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Use of cardiac magnetic resonance and echocardiography in population-based studies: why, where, and when?

Citation

Marwick, TH and Neubauer, S and Petersen, SE, Use of cardiac magnetic resonance and echocardiography in population-based studies: why, where, and when?, Circulation: Cardiovascular Imaging, 6, (4) pp. 590-596. ISSN 1941-9651 (2013) [Refereed Article]

Copyright Statement

Copyright 2013 American Heart Association.

DOI: doi:10.1161/CIRCIMAGING.113.000498

Abstract

Population research studies are often directed toward eliciting the association of physiological measurements (eg, left ventricular [LV] function) and clinical variables (eg, hypertension) with outcomes.1 Although cardiovascular magnetic resonance (CMR) is known to be accurate and versatile, until recently, the diffusion of CMR technology was too limited by technical and logistic challenges to consider its use in population studies on a large scale (>10 000). However, with recent technical developments, CMR has reached a level of maturity and ease of use, which makes its use in large-scale population studies a practical reality for the first time. The goal of this review is to facilitate the process of selecting imaging methods for population research studies based on design requirements and existing experience with the techniques.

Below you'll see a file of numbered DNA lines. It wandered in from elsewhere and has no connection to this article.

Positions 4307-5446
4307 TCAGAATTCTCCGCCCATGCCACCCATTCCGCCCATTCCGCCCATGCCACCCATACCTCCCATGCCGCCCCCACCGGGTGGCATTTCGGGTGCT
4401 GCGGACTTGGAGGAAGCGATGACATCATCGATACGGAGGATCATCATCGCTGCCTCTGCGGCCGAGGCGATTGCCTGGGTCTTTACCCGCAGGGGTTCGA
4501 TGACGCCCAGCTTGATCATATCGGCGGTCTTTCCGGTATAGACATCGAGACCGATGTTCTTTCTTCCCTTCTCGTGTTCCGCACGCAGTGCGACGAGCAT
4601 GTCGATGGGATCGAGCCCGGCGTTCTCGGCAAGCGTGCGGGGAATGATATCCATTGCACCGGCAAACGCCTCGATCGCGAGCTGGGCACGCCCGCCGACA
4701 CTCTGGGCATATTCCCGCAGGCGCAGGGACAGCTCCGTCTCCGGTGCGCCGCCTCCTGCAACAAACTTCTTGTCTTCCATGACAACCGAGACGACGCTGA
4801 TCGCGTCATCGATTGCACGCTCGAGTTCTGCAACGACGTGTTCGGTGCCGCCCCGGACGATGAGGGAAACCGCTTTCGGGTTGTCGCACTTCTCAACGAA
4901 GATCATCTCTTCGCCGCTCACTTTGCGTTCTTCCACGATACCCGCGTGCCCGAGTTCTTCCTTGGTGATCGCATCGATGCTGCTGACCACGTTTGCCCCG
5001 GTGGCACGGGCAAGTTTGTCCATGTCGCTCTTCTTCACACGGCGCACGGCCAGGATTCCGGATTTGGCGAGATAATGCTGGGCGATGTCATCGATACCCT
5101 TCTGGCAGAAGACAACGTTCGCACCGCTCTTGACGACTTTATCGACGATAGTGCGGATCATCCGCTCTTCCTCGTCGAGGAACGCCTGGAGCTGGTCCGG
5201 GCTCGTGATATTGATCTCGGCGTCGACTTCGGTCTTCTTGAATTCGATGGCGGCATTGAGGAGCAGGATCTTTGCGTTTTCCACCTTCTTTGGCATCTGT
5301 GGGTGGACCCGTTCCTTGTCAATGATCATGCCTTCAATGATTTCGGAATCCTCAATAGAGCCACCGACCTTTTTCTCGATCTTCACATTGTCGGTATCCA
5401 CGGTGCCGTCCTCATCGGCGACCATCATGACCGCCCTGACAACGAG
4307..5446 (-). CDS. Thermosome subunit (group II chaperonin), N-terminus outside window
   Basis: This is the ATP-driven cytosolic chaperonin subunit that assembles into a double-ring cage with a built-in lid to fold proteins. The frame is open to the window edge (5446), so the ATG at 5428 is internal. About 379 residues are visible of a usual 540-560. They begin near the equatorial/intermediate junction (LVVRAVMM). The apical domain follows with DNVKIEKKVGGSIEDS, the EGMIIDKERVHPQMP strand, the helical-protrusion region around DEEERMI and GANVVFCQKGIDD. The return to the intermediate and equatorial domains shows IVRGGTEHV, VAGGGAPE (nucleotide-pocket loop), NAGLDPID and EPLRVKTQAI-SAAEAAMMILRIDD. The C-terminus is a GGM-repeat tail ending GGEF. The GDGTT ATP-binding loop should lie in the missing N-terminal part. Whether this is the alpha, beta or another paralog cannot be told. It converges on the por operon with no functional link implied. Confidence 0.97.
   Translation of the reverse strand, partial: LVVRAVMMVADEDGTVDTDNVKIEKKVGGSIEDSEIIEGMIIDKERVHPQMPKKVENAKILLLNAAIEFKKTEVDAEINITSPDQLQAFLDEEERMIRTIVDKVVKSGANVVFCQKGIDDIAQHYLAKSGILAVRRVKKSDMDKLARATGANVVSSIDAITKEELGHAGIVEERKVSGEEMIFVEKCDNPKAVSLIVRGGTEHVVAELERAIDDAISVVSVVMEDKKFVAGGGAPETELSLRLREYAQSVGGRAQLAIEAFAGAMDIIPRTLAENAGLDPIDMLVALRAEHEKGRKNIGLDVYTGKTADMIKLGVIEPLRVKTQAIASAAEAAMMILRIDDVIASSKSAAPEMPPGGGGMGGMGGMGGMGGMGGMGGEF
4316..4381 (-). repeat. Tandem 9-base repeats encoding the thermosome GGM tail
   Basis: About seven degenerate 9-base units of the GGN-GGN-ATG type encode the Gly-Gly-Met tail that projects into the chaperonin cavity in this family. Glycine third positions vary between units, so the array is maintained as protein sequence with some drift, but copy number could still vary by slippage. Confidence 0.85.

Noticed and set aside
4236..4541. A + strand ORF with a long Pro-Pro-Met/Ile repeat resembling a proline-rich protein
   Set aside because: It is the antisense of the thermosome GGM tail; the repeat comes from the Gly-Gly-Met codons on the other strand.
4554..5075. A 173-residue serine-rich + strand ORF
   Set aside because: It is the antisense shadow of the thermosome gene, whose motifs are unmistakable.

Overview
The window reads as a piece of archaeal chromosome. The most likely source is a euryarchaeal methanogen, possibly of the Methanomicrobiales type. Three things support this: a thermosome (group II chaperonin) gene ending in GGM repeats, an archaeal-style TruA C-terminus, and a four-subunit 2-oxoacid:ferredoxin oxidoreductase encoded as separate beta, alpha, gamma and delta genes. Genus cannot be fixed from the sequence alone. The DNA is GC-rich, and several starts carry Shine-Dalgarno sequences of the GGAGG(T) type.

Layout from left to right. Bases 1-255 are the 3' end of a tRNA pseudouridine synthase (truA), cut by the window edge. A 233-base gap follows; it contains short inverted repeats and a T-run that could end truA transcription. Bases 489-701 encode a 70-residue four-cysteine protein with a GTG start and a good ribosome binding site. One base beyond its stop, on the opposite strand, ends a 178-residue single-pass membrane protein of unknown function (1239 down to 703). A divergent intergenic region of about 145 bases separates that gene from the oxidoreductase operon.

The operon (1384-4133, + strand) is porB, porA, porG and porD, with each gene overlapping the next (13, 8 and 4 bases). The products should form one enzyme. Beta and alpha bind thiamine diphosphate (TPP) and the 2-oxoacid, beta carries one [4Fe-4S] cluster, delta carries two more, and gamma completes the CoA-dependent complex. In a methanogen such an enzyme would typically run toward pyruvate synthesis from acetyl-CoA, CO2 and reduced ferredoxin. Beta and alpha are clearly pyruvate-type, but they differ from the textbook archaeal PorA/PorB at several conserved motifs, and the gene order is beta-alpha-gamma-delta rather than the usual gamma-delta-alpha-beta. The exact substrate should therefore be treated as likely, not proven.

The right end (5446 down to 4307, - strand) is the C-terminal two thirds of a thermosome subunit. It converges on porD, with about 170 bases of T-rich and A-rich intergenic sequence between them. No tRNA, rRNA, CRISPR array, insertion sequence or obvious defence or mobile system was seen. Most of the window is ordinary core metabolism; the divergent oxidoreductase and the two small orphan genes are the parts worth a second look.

Item Details

Item Type:Refereed Article
Research Division:Medical and Health Sciences
Research Group:Cardiorespiratory Medicine and Haematology
Research Field:Cardiology (incl. Cardiovascular Diseases)
Objective Division:Health
Objective Group:Clinical Health (Organs, Diseases and Abnormal Conditions)
Objective Field:Cardiovascular System and Diseases
Author:Marwick, TH (Professor Tom Marwick)
ID Code:85926
Year Published:2013
Web of Science® Times Cited:6
Deposited By:Menzies Institute for Medical Research
Deposited On:2013-08-15
Last Modified:2017-11-06
Downloads:0

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